Advantages and disadvantages of pesticides and biological control in agriculture

[[Ar pests that are usually kept at low numbers will multiply quickly in the absence of their enemies. The most popular solution to this problem is in an oft-used alternative method to chemical pesticide, biological control.

One of the earliest discovered problems, was that pests can and do eventually become resistant to the chemicals. When sprayed with chemicals, most pests will be entirely susceptible. However, not all pests are killed, some with a slight variation in their genetic make-up are resistant and therefore survive. Every succeeding generation of the surviving pests will have the same pesticide-resistant genetics and eventually the pests will become entirely resistant to the pesticide. Unaware of how to deal with this problem, farmers often increase their use of pesticides, causing further problems. When resistance is not a problem, pesticides in general are highly effective for controlling pests if the other disadvantages are taken into account.

Another less-known trouble the environment faces as a result of pesticides are known as ‘persistent organic pollutants’ (POPs). POPs continue to poison non-target organisms in the environment and possibly increase chances to humans of disruption in the endocrine system, cancer, infertility and mutagenic effects, although very little is known about these ‘long-term chronic effects’ yet.

Due to the possible health risks behind the use of pesticides, the cost of developing new pesticides has risen at an increasingly rapid rate over recent years. Government regulations have become more stringent, slowing the rate of development and in turn increasing the cost of new products. Increasing problems with pest resistance have likewise resulted in shorter market lives for many pesticides than before. All of these factors result in higher costs and potentially lower profits for chemical companies and farmers.

Despite all the drawbacks that come with chemical control of pests, there are still many reasons that can persuade farmers to still choose to use them:

The biggest advantage of pesticides is they are readily available and very easy to use unlike alternative methods, such as biological control and other similar methods which can take a long while to plan and often don’t have an immediate effect on pests.

When pests must be controlled over large areas of land, pesticides prove to be very cost effective, including when less human labour is needed to maintain the pesticide process. The general effectiveness of the program and its economic benefits are increased greatly still when pesticides are used in a way that reduces the likelihood of the pests becoming resistant to the chemicals used to fight them. If all the correct precautions are used, including using no more than the recommended level, then chemical control of pests can be used effectively.

However, when the disadvantages of pesticides outweigh the advantages, farmers look to alternative methods of pest control, the most common being biological pest control. Unlike chemical pesticides, biocontrol uses natural methods to fight pests; i.e., the pests’ natural predators. The most obvious advantage to this method over pesticides is that the natural balance in the ecosystem remains fairly undisturbed. When pesticides are put into use it isn’t only the pests that can be affected, but also their natural predators; eventually the pests might even come back in more force, as their natural predators aren’t around to deter them anymore.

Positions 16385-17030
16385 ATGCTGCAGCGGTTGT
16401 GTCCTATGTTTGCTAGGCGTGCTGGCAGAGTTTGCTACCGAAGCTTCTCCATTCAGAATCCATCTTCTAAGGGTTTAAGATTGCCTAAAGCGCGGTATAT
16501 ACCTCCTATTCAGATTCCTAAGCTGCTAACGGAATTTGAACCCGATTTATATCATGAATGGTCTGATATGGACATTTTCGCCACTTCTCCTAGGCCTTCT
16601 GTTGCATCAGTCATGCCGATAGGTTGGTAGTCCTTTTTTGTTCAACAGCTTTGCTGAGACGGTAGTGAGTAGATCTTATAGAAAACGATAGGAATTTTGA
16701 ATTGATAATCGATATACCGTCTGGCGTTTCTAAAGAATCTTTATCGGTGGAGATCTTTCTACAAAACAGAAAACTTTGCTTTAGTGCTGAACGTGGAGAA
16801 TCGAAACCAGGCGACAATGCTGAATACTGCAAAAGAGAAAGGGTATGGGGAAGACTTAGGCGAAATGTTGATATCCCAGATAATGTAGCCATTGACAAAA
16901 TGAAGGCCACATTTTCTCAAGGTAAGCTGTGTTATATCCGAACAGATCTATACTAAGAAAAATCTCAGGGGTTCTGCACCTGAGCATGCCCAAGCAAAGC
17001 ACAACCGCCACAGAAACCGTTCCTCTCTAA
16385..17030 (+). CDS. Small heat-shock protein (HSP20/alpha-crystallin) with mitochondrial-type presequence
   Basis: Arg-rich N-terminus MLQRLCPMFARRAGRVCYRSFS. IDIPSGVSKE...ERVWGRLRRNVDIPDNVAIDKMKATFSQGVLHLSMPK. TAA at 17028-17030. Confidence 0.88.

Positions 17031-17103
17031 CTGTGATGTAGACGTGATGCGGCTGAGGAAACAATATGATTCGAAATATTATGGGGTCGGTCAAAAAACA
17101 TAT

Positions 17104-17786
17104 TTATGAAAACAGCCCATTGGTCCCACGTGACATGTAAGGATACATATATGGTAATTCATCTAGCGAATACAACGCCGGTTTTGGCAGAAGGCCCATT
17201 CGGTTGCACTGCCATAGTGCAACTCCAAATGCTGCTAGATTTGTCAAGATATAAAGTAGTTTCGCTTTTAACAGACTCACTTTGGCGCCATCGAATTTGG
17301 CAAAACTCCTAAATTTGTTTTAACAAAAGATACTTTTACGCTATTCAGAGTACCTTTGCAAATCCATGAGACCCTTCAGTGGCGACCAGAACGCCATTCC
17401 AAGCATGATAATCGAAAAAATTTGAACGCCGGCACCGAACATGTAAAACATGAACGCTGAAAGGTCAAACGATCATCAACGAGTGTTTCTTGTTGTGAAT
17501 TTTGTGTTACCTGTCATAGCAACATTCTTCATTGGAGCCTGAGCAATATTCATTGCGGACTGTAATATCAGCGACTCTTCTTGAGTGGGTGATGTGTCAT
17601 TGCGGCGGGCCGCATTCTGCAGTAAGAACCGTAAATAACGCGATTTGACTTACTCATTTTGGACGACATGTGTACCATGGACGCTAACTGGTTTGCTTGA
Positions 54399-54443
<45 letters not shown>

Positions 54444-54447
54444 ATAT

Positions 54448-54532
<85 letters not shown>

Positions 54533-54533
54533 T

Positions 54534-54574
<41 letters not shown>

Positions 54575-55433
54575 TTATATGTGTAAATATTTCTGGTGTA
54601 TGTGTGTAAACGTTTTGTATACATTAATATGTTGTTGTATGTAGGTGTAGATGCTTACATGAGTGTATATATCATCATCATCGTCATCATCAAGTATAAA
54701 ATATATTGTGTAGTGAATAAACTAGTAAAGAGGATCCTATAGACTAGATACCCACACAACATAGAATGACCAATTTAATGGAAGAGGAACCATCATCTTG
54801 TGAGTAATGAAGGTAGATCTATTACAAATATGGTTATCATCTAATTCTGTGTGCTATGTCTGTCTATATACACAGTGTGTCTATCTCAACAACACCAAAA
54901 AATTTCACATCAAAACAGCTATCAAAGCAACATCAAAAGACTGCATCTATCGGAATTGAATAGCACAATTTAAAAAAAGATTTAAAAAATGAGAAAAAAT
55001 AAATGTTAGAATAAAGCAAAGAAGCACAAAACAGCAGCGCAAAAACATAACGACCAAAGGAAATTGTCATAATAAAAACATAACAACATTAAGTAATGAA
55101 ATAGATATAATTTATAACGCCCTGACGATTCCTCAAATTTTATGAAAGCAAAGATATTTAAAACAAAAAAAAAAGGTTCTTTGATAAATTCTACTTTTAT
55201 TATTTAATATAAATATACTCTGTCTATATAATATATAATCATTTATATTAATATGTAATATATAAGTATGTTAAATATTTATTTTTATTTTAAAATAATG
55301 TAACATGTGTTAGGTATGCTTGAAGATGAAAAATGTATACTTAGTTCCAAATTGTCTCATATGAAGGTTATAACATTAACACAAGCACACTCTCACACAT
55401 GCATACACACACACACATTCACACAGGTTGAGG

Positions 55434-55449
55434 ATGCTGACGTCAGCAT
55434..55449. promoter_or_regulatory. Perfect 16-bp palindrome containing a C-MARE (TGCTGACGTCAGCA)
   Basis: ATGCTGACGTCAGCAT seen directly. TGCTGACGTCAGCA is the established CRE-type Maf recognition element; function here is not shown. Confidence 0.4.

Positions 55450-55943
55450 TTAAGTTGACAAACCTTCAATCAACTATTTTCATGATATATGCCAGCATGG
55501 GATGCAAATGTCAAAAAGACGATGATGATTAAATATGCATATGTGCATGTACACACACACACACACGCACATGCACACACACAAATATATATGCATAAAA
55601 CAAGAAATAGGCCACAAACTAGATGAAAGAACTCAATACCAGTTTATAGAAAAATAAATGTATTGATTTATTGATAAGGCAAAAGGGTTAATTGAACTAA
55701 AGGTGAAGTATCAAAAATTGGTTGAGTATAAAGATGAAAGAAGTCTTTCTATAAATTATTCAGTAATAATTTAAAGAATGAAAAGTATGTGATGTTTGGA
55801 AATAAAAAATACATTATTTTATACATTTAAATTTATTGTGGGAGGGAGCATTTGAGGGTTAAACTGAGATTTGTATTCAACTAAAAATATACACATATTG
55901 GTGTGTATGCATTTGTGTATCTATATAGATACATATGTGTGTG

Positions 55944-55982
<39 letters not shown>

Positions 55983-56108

Biological control proves to be very successful economically, and even when the method has been fairly unsuccessful, it still produces a benefit-to-cost ratio of 11:1. One study has estimated that a successful biocontrol program returns £32 in benefits for each £1 invested in developing and implementing the program, i.e. a 32:1 benefit-to-cost ratio. The same study had shown that an average chemical pesticide program only returned profits in the ratio of 2.5:1 [verification needed]

Unlike some cases of chemical pesticide programs, biocontrol reduces, but does not eradicate pest populations. Therefore a successful biological control program relies on finding the right balance between the level of suppression (of the pests) and the level of how much a user is prepared to tolerate the pests: Pests that directly feed on a harvested product are tolerated little and it is unlikely that a suitable level of suppression can be reached solely with biocontrol; however, it is also very difficult to incorporate biological control with other programs that may use pesticides and thus biological control is a not an effective method at fighting pests that can cause very large scale damage to a crop. Biocontrol is used more effectively against pests with high tolerance levels, i.e. pests that may defoliate plants but not significantly impact crop yields.

In conclusion, both chemical and biological control of pests can be used in different ways to fight pests. Chemical pesticides are highly effective against pests that feed directly on crops over a very large area, but must be used safely and economic problems of modern pesticide use must be taken into consideration greatly. Biological control is recognized as being more effective against pests that are tolerable enough to only need to be suppressed, not destroyed entirely – this method is friendlier to the environment and generally more profitable than chemical pesticides.

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